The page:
Deloitte preview of Budget 2012
Bill Dodwell, head of tax policy at Deloitte, considers what tax measures the Chancellor is expected to focus upon in the Budget on 21 March, and what we already know is in the Finance Bill 2012.
Following a particularly tough 2011, when growth was hampered by sharp rises in commodity prices and events in the Eurozone, Chancellor George Osborne faces a challenging environment for his 2012 Budget.
The Office for Budget Responsibility forecast in November 2011 that tax receipts for 2011-12 would be £554 billion, but public spending and investment (net of other receipts) would push the UK into borrowing £127 billion. The Institute of Fiscal Studies forecast a slightly better outlook in its Green Budget: tax receipts fractionally higher at £555 billion, but a lower borrowing requirement of £122 billion. The January receipts and spending figures were positive, which supports the lower borrowing requirement.
The Chancellor is being urged by some to cut tax to stimulate the economy. The quickest way to get money into the hands of consumers is through a VAT cut; the second best is a cut in employer National Insurance contributions. Cutting income tax through increasing the personal allowance is less rapid, as some would have to wait until January 2014. The personal allowance is scheduled to increase to £8,105 from 6 April 2012. The coalition agreement provides for this to be increased to £10,000 by the end of the Parliament, however, the LibDems are keen to accelerate this. Some LibDems have suggested it might be financed by a mansion tax and the withdrawal of higher rate tax relief for pension contributions.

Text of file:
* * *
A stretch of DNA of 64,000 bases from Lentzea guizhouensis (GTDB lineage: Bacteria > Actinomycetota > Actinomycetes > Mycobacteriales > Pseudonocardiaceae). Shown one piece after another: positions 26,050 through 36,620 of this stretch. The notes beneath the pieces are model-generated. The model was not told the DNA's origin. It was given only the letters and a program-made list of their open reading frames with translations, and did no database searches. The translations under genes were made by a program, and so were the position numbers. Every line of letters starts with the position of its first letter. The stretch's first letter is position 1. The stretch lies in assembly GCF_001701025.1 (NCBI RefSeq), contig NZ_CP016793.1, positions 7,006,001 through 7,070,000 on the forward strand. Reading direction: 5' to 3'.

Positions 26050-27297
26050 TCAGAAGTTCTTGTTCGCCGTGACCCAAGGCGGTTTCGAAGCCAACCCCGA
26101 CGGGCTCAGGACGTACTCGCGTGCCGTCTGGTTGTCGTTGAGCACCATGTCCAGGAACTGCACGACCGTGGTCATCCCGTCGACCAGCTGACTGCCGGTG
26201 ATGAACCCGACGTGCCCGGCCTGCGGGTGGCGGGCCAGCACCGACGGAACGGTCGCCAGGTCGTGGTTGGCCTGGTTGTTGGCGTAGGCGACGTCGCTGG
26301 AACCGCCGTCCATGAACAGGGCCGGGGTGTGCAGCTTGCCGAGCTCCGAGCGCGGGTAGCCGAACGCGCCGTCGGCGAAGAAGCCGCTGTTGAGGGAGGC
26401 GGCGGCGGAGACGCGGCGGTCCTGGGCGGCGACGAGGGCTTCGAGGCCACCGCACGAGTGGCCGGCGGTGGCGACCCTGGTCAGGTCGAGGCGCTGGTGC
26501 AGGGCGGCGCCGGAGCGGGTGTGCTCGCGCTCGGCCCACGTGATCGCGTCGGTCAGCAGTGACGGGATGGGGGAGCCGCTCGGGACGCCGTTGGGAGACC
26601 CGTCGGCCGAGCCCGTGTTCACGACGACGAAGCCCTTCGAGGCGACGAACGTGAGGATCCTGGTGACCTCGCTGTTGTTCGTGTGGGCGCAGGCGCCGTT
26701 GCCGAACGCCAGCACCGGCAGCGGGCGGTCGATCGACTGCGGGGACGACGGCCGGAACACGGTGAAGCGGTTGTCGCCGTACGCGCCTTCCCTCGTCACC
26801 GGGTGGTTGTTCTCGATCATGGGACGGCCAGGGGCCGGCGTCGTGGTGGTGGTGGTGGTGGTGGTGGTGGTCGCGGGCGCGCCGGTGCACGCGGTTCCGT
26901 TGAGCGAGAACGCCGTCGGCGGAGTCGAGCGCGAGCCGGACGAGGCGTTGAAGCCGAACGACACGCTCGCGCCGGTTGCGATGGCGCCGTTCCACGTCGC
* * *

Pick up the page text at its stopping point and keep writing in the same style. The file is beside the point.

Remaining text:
So, what could the Chancellor announce?
50% Tax Rate - HMRC is due to report to the Chancellor before the Budget on the impact of the 50% rate of income tax. Although it is too soon to be able to effectively assess the impact this has had on tax revenues, our view is that it is likely to have raised a small amount. We have no idea, however, how much tax has vanished through emigration (and lack of immigration), acceleration and deferral. We would like to see the Chancellor abolish this rate, or as a minimum set a clear timetable for its withdrawal.
General Anti-Avoidance Rule (GAAR) - Graham Aaronson QC concluded a narrowly focussed GAAR would deter particularly abusive tax avoidance. The Chancellor is expected to announce his GAAR plans at Budget 2012 and political pressure may mean he proposes taking forward a GAAR. We believe principles-based drafting, the use of Targeted Anti-Abuse rules, disclosure rules, and a new look at areas of law which have been under attack is more effective at eliminating aggressive planning. The fundamental problem with a GAAR is uncertainty, and even its proponents don't think it would raise a significant amount of revenue.
Child Benefit - the Chancellor must announce how he proposes to withdraw child benefit from higher rate taxpayers. The initial proposal - full withdrawal once anyone in the household had income over £42,500 - was simple, but quite unfair. We expect the Chancellor will introduce a taper, so that withdrawal is spread over a greater level of income. What a taper would do, though, is impose an effective rate of 50-60% on that income range (depending on the taper rate). This creates its own disincentives. In reality, it is impossible to offer benefits at lower income levels without imposing high effective tax rates, as the benefits are withdrawn for those on higher incomes.
Childcare - the previous Government decided to limit tax relief for childcare vouchers to the 20% basic rate and the amount to £2,915 pa for new claimants - worth less than £600. However, childcare is increasingly costly and there have been a range of calls for additional tax relief to help parents return to work. It is quite possible the Chancellor will launch a consultation on new ways to offer support.